9. I think these are my quick observations about March Madness:
a. Never seen a game that two teams wanted less than Texas-Wake Forest.
b. Looked like Robert Morris, losing to Villanova, got robbed to me. Wouldn't the Big East be hiding its head in shame this morning if that Thursday afternoon game got called right?
c. Jordan Crawford -- isn't that the Xavier kid who dunked on LeBron? What a player. Glad we'll see him another weekend.
d. Great Pete Thamel story in the New York Times about how NCAA tournament needs more Northern Iowas, fewer Minnesotas.
e. Indictment of northeast hoops that there are no teams from the Northeast Corridor in the Big Dance -- Boston (BC), Providence (Providence College or Rhody), Connecticut (UConn), New York City (St. John's), Newark/North Jersey (Rutgers, Seton Hall). There must be some good reason for it, but it's amazing how consistently bad the basketball has been in the greater New York area for the last generation. Three Big East teams, as competitive as the Pirates, Nationals and Royals. I mean, St. Johns hasn't won an NCAA game in 10 years.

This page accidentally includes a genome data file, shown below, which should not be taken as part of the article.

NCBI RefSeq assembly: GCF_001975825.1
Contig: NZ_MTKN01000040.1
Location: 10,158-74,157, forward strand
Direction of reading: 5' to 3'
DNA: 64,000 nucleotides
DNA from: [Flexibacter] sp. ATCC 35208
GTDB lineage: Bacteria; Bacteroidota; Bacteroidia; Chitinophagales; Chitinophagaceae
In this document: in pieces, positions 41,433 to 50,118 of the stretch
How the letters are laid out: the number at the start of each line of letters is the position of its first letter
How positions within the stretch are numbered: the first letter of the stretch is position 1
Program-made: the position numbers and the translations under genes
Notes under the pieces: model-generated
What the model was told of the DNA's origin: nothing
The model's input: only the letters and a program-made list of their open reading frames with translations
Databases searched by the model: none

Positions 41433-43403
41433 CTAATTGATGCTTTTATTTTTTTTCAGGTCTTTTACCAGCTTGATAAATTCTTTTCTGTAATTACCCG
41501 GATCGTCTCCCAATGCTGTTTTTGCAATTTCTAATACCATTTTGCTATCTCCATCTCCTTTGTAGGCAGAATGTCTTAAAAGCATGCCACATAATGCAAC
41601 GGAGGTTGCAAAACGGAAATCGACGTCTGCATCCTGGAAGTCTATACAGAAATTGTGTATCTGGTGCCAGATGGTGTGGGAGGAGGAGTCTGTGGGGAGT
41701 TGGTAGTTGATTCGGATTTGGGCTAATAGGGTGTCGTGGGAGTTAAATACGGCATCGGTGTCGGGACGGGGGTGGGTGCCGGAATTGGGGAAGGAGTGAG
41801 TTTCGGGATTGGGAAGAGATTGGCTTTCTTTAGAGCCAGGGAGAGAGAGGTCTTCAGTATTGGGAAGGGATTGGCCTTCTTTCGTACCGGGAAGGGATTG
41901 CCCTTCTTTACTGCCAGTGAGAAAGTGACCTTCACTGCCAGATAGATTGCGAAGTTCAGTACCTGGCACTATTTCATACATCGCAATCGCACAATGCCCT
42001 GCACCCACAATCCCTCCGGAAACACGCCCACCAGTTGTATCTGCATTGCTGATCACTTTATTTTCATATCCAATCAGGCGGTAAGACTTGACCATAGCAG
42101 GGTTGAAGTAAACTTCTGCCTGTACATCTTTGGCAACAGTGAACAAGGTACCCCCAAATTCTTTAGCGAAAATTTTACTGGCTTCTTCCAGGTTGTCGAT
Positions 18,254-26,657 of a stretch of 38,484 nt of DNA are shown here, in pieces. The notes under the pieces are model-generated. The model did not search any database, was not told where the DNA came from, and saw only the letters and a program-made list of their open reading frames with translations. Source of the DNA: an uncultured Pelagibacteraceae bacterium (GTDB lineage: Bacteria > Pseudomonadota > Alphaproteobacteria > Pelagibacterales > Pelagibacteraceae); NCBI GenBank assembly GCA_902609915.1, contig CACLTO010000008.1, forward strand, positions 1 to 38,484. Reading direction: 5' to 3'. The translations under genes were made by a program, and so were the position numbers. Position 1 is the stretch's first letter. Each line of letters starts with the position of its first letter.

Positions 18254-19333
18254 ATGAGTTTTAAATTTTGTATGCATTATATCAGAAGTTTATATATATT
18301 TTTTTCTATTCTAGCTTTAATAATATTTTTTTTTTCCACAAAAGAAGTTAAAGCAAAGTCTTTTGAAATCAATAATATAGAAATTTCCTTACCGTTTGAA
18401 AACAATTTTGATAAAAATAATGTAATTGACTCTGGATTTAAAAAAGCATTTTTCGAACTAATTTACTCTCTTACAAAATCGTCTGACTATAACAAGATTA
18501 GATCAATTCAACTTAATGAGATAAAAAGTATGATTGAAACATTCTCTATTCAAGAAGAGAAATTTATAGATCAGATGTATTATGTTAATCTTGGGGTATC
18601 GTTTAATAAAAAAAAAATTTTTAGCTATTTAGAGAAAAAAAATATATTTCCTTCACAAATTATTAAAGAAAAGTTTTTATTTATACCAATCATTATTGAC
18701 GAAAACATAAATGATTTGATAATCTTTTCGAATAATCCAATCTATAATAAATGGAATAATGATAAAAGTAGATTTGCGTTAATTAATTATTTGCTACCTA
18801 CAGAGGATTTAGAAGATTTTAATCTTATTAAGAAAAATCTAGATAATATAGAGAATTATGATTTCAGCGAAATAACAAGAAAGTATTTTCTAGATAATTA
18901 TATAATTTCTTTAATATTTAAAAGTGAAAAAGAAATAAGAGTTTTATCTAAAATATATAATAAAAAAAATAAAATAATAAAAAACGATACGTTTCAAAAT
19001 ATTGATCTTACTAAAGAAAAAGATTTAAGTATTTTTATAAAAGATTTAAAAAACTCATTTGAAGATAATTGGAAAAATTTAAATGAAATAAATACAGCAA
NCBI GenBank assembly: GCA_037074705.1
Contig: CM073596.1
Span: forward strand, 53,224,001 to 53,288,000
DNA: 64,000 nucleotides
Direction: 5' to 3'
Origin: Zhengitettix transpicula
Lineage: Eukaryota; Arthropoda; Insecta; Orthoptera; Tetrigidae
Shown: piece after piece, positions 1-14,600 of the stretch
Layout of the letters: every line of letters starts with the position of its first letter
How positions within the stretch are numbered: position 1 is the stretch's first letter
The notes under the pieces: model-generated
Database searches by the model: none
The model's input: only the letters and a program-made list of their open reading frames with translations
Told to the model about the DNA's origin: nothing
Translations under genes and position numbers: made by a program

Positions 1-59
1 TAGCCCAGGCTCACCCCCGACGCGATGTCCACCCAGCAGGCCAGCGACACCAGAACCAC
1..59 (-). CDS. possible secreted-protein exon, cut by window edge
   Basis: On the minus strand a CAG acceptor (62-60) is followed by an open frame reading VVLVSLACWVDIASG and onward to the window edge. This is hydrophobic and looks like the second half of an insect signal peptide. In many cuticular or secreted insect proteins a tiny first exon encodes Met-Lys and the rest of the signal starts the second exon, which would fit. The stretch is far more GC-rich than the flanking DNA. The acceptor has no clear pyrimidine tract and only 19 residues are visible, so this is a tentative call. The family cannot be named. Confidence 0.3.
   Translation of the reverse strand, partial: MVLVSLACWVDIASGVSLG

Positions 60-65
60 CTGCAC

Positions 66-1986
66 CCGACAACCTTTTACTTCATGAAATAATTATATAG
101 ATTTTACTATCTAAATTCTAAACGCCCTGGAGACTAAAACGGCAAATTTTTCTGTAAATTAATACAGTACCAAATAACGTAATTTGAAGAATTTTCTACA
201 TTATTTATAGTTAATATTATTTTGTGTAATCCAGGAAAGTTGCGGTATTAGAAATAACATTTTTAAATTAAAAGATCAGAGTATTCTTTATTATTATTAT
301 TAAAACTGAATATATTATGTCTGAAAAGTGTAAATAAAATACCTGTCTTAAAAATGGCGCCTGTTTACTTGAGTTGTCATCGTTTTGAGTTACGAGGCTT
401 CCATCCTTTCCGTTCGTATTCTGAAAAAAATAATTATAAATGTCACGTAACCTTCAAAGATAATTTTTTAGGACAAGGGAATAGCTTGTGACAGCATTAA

f. Good for Seton Hall, firing hair-trigger misfit Bobby Gonzalez.
g. Hire Steve Donahue, Seton Hall. That's the Cornell coach who's built a nice little Ivy powerhouse up in Ithaca.
h. I hear three-point-shooting machine Ryan Wittman of Cornell won't find a spot in the NBA. Why? Considered a plodder, he got his shot off consistently and accurately against Temple.
i. Spent a nice Thursday night watching my Ohio (Class of '79) Bobcats beat Georgetown at the Dunkin' Donuts Center, leading for 39 minutes along the way. When I sat down to watch, I thought: We look like a high-school team, all under-developed and slim, and they look like an NBA team. And we smoked 'em. Two amazing things about Georgetown: No defensive intensity until it was way too late. Didn't GU scout OU? Didn't John Thompson III know the Bobcats loved shooting the three? And too few times forcing the ball down into the low box to let Greg Monroe have his way against the smaller Ohio front line. Loved the guts of the rail-thin freshman Ohio guard from Chicago, D.J. Cooper, who rained 10 threes combined in the MAC Championship Game and the win over G-town. What I really admired about the Ohio players: They weren't afraid in a game they had every right to be. Oh, and our band and cheerleaders ran roughshod over Georgetown's. That was a dominating win on the scoreboard and the sidelines.